Posts Tagged ‘reactive power’

Are Power Factor Correction Units Necessary For Residential Consumers? (Debate)

December 8th, 2014 | 5 Comments | Posted in Power quality
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Few weeks ago, we received this debate from Martin M., one of the visitor of the blog. So here is his interesting opinion on Power Factor Correction…

You too can send us a mail if you want to create a debate on the topic of your choice.

Are Power Factor Correction Units Necessary For Residential Consumers

You may have come across a nice, clear video on the importance of purchasing Power Factor Correction (PFC), also known as KVAR units for residential consumers. You may be luckier and actually met a salesperson, all verbose on how you can save a lot of money by installing a simple device between the power supply and the home appliances.

The selling point implicitly relies on people’s ignorance, as well as well laid-out misinformation and skewed facts. The main selling points for the scammers include the following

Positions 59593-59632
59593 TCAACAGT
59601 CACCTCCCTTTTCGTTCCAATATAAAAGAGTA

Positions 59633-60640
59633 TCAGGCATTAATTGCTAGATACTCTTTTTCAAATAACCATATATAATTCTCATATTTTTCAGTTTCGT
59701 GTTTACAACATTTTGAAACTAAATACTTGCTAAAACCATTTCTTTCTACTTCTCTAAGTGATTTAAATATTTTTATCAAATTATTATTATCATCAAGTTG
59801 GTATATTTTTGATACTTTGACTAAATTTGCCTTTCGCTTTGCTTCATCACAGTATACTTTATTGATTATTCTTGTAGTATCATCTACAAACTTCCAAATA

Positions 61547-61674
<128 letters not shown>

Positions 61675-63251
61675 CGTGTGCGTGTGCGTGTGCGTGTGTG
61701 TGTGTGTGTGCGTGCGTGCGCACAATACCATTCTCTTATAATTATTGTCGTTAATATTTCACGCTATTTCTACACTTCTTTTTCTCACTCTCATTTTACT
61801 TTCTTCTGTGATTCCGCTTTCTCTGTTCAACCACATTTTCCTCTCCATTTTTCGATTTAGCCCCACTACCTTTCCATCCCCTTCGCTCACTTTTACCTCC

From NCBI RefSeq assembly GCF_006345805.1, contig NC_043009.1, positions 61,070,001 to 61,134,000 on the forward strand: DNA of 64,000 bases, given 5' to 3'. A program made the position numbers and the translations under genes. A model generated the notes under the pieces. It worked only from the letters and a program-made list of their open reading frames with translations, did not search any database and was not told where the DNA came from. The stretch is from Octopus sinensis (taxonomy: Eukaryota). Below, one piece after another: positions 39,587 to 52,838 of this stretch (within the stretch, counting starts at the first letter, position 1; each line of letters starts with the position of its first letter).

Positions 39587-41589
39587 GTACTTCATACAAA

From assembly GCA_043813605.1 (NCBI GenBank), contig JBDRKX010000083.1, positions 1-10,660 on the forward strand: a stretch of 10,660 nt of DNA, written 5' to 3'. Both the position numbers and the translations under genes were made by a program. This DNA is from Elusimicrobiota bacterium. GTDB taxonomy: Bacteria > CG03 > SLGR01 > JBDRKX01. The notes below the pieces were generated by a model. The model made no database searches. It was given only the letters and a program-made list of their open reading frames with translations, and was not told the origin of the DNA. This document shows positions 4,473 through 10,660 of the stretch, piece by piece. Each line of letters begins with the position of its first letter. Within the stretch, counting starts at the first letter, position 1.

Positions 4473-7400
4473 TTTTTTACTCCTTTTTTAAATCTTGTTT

• Home appliances such as refrigerators and washing machines are induction equipment and thus draw reactive power from the system.
  • Many industries use the PFC units to save energy, and so should you.
  • There are a number of positive ‘testimonials’ from satisfied clients.


Using Capacitors in Electrical Circuits

July 29th, 2013 | 1 Comment | Posted in Electrical distribution
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Use of Shunt capacitors in a High Tension (HT) or Low Tension (LT) installation has become a necessity and also mandated by most of the utilities worldwide. Let us understand some concepts behind the use of a Shunt Capacitor.